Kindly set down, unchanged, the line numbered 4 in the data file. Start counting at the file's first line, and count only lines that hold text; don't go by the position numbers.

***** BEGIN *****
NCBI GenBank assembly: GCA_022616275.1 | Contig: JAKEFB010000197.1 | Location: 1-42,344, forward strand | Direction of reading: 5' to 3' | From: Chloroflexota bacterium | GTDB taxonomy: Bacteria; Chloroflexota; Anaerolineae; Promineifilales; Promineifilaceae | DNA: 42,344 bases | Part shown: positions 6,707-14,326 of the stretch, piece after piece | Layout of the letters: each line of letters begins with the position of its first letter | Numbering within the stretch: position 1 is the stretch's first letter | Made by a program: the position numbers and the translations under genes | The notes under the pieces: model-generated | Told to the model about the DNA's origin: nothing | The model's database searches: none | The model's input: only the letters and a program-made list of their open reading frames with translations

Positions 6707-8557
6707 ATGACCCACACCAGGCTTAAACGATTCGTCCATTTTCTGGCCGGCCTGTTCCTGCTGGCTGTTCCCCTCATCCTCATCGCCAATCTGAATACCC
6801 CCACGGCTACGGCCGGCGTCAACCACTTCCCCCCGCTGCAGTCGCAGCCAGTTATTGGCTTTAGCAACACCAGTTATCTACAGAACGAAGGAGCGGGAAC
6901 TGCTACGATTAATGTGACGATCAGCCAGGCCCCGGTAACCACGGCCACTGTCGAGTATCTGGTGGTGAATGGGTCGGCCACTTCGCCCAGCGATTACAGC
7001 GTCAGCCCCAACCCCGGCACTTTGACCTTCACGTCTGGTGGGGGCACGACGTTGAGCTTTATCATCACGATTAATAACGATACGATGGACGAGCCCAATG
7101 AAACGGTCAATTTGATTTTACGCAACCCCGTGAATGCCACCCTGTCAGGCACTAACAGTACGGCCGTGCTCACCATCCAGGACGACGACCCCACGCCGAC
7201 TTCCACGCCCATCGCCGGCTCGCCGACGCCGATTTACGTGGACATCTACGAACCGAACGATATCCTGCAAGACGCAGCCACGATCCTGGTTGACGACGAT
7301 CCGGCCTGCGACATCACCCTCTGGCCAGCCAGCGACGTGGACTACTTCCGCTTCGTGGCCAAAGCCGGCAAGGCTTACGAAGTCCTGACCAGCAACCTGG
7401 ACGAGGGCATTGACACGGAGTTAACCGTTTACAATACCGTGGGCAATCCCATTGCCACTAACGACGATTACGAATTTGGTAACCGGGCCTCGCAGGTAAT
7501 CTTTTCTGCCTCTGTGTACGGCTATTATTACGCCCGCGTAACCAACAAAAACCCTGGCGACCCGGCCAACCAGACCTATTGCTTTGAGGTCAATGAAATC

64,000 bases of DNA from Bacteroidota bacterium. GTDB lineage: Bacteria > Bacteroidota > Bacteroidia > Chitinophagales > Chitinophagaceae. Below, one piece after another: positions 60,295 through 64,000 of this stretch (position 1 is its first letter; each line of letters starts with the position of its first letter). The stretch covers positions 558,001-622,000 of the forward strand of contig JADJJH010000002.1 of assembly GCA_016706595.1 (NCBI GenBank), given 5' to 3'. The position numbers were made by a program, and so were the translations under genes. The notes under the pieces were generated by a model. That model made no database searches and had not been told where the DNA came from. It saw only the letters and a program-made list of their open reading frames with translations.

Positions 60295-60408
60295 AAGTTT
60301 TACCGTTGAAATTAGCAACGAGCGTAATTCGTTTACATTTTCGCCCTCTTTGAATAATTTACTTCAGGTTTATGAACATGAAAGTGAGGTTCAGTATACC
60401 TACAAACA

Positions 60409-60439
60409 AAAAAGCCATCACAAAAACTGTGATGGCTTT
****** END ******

6801 CCACGGCTACGGCCGGCGTCAACCACTTCCCCCCGCTGCAGTCGCAGCCAGTTATTGGCTTTAGCAACACCAGTTATCTACAGAACGAAGGAGCGGGAAC